The idea is simple – seeds look like they are dead – if you give them the right conditions of soil, water and light then they will grow.
The stories on the podcast are like seeds because when you hear them, something new just might grow in your own thinking.
If you look up “seeds” in podcasting apps like Spotify or Apple Podcasts then this is the image you will find. It is intentional that the image is of a dandelion – how often do we think of it as a weed, but what is it that we make our wishes on when we blow and scatter their seeds. Maybe it is all about perception.
Where some see a weed – others see a wish. What do you see?
Having interviewed hundreds of people this slide would be full of too many faces to see them if I put them all on here. This is a selection as the range is enormous, from a child on what it is like to be 6, to a 92 year old nun who worked in palliative care for 70 years, to discussion on the SDGs. From tech entrepreneurs and investors, to a co-founder of the Edmund Hillary Fellowship, the founder of Bead & Proceed, Erica Austin who is helping on this conference, Tongan and Samoan immigrants, someone who was shot in the terror attacks, Matt Morris who shared about organising this conference, people who care about the ocean, travelling to space, who love mathematics, spirituality, Te Ao Maori. Each of them have a story to share.
We also talk about the failures – or as Michael Mayell put it when he spoke about his two ‘failures’ before Cookie Time succeeded, they are the compost for the success that is to come.
By hearing stories we feel brave enough to try something on our own.
Let’s focus in on three of these stories to show the diversity of them.
On the top right you can see Garry Moore, the former mayor of Christchurch. He shared a personal story of how he felt unworthy of the generosity of a couple when he was younger. They took him aside and said they had enough now so they could share with him – but would he do the same one day for others.
On the bottom right you can see Robett Hollis an amazing entrepreneur who was a professional snowboarder grew up here in Aranui. We talked about the influence on his perspective of Te Ao Maori and ways of being and the wisdom of Kaitiakitanga or Stewardship in business.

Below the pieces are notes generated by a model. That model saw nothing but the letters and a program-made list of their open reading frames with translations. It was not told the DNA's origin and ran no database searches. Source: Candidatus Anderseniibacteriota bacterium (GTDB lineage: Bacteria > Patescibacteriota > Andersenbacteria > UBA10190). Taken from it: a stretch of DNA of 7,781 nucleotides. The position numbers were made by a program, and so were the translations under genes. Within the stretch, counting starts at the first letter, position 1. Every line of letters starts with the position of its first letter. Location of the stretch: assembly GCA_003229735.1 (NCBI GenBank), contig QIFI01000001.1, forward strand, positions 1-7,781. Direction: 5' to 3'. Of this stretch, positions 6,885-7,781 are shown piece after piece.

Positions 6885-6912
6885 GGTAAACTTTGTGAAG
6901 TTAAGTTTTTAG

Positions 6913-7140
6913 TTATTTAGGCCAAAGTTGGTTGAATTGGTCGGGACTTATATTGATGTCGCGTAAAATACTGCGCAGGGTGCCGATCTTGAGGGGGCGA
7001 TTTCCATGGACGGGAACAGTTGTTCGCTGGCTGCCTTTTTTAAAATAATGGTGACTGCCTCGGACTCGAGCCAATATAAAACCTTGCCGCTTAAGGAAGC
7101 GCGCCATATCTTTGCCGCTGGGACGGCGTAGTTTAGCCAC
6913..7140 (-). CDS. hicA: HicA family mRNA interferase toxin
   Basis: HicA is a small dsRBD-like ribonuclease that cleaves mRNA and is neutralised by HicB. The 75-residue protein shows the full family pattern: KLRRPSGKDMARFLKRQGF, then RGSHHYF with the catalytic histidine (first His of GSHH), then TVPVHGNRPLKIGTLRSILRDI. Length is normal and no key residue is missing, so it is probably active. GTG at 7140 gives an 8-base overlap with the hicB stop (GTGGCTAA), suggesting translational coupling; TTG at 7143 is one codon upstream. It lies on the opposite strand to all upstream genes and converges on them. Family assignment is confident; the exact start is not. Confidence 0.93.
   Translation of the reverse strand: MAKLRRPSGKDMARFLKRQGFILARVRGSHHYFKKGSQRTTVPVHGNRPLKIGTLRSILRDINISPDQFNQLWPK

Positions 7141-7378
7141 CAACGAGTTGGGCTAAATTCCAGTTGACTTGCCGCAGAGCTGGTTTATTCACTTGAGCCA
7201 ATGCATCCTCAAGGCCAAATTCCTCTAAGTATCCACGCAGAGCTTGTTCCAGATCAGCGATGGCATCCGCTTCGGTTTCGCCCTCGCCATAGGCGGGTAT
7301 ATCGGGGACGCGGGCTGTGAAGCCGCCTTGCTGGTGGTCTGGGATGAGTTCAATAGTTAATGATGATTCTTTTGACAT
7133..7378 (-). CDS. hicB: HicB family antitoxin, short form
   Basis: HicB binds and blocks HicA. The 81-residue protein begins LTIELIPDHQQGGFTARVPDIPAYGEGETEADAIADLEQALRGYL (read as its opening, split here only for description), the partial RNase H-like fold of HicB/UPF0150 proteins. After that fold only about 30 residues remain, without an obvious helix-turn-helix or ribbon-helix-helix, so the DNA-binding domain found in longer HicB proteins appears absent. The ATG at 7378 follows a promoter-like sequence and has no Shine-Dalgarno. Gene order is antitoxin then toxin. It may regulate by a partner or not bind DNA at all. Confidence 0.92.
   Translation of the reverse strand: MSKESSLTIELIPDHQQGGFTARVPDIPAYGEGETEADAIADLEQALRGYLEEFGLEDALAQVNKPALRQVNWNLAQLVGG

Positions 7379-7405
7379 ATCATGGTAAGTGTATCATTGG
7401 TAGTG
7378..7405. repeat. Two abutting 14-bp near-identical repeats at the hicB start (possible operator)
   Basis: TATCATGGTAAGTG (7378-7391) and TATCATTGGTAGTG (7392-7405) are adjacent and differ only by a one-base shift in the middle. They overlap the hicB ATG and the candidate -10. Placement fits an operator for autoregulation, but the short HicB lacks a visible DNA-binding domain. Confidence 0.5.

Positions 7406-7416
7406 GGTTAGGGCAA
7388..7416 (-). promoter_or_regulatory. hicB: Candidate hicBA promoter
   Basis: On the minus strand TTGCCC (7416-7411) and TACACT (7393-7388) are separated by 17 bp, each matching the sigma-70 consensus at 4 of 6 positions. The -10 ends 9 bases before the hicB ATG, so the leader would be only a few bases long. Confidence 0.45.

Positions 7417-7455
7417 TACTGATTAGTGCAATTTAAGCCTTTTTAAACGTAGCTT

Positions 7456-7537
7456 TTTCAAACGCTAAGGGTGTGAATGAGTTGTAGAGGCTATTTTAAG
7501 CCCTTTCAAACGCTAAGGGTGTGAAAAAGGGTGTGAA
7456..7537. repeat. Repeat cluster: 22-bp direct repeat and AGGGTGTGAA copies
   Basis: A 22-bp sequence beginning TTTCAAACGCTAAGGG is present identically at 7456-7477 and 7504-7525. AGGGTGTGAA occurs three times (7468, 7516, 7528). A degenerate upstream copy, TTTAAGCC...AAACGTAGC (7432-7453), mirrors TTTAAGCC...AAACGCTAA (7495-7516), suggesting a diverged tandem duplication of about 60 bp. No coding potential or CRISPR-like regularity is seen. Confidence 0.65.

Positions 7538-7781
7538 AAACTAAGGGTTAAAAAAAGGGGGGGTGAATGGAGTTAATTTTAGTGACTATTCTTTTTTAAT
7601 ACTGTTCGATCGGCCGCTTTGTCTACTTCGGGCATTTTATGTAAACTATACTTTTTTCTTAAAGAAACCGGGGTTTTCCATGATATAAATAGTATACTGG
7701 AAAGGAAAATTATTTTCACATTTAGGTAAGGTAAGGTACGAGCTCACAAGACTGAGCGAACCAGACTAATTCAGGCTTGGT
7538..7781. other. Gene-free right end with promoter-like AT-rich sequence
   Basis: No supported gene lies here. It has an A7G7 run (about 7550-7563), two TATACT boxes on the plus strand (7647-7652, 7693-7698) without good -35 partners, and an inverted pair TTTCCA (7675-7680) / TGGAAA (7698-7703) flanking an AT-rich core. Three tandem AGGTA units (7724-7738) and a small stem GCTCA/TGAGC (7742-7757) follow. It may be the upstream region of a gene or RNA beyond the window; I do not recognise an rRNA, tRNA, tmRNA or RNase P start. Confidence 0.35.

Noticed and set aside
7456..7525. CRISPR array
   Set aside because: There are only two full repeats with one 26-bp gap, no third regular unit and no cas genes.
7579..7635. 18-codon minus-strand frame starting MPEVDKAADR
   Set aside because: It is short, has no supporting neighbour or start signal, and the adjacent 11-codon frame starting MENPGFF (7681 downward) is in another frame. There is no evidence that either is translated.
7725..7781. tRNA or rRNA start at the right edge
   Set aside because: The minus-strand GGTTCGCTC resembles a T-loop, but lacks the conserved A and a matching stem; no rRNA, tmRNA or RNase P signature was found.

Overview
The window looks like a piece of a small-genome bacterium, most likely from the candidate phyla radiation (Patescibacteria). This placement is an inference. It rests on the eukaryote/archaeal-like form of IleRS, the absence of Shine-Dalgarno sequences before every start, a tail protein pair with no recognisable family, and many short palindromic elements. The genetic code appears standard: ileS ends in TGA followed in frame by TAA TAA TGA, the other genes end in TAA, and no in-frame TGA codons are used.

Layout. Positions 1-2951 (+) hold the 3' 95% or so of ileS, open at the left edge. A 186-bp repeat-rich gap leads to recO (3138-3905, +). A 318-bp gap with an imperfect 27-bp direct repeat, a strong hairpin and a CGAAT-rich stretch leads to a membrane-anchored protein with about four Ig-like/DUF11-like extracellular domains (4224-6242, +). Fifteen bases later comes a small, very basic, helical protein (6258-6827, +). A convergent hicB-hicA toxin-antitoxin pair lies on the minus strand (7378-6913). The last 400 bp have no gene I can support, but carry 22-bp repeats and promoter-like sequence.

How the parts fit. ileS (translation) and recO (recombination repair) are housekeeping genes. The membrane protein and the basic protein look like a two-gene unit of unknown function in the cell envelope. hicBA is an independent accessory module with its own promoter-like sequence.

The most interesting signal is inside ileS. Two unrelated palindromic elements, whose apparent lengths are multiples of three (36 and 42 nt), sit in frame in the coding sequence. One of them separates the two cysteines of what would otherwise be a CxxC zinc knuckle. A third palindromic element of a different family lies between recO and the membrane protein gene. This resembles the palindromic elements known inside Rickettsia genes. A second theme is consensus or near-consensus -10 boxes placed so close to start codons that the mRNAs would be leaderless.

On the left is an unreleased episode with Sophie-Claire Violette and we had an amazing discussion about being an anthropologist who comes from Mauritius and we talked about the power of words, language and community
I’ve stopped calling these episodes “interviews” as they are really conversations. Through them we dive deeply into the past and what has formed people. My opening question is not, “what do you do”. Instead it is “what was life like for you when you were 5 years old” and we go from there.
So each one is telling a life story.
Some current stats on the project are set out here – you can find the show in podcasting apps or at the website there at the top www.theseeds.nz where there are a bunch of videos, articles and more.
If you email me and tell me the topic you are interested in I commit to writing back with my top curated recommendations for you. firstname.lastname@example.org
These are not short 5 minute or 20 minute episodes as I am committed to long form podcasting.
Showing the power of technology, as an example there were 318 listens yesterday – amazing as I cannot talk to that many people in a day!
This is a project that is word of mouth as I have no marketing budget so if you like it, please help it by telling others or sharing this presentation when it is released.
I started with a slide of family and I come back to another – this is Sigrid Odegaard my great grandmother who died 15 years before I was born. I think about her life and her story and it reminds me of how quickly time goes by.
And the photo on the left is me and my daughter Shanna when she a new born.
These photos remind me of the generations that come and go. Each of you is alive here and in this moment. How will you make a difference. How will you catalyse change and impact. How will you amplify the stories of others that you know.
Stories matter. They matter because we like stories. We identify with stories. We learn from stories. We should tell as many as we can, as often as possible.
Let’s go out knowing that our stories of people matter. Let’s tell them authentically. Let’s listen. Let’s stay curious.
Thank you for hearing my Korero about this project of Seeds Podcast and Why Stories Matter.